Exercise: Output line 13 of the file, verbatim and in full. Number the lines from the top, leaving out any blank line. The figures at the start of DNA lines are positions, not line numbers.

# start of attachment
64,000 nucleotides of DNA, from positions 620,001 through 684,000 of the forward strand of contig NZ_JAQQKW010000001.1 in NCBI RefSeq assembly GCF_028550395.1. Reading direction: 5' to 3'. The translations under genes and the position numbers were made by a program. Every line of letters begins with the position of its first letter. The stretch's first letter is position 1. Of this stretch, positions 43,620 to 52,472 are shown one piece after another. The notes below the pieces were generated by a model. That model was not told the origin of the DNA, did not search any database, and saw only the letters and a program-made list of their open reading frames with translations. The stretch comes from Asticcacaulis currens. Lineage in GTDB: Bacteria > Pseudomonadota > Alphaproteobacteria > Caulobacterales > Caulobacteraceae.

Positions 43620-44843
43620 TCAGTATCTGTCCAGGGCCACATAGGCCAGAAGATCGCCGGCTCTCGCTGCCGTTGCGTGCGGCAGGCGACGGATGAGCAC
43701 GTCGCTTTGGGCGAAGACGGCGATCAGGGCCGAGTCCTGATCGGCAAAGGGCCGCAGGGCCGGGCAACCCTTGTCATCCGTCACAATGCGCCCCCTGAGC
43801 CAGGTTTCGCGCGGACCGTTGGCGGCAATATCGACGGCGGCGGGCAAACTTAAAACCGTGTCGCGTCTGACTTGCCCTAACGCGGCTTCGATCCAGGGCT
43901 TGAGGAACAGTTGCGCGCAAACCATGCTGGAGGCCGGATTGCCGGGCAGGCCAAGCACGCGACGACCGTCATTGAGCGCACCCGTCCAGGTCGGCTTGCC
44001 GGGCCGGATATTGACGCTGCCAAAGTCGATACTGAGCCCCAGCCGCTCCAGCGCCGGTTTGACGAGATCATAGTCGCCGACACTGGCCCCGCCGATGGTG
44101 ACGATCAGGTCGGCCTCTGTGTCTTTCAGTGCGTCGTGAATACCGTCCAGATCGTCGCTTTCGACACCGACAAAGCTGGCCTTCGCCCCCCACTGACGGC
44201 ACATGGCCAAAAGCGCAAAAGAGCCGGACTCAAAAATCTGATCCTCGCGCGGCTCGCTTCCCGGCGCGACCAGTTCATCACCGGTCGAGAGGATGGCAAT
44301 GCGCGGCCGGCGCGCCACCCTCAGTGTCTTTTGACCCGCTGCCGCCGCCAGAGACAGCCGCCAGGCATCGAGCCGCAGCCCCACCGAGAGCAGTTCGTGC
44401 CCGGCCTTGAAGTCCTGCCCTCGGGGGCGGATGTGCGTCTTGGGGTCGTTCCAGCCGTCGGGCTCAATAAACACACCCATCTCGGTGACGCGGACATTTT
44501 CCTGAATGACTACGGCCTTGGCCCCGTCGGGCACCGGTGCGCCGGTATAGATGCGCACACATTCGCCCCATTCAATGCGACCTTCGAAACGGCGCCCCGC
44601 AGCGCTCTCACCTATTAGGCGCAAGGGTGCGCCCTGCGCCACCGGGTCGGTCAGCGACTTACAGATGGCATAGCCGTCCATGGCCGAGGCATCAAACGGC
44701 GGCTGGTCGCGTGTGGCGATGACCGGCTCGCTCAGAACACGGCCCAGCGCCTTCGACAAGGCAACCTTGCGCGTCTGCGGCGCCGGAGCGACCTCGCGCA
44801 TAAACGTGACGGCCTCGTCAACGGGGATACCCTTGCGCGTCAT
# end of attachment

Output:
44601 AGCGCTCTCACCTATTAGGCGCAAGGGTGCGCCCTGCGCCACCGGGTCGGTCAGCGACTTACAGATGGCATAGCCGTCCATGGCCGAGGCATCAAACGGC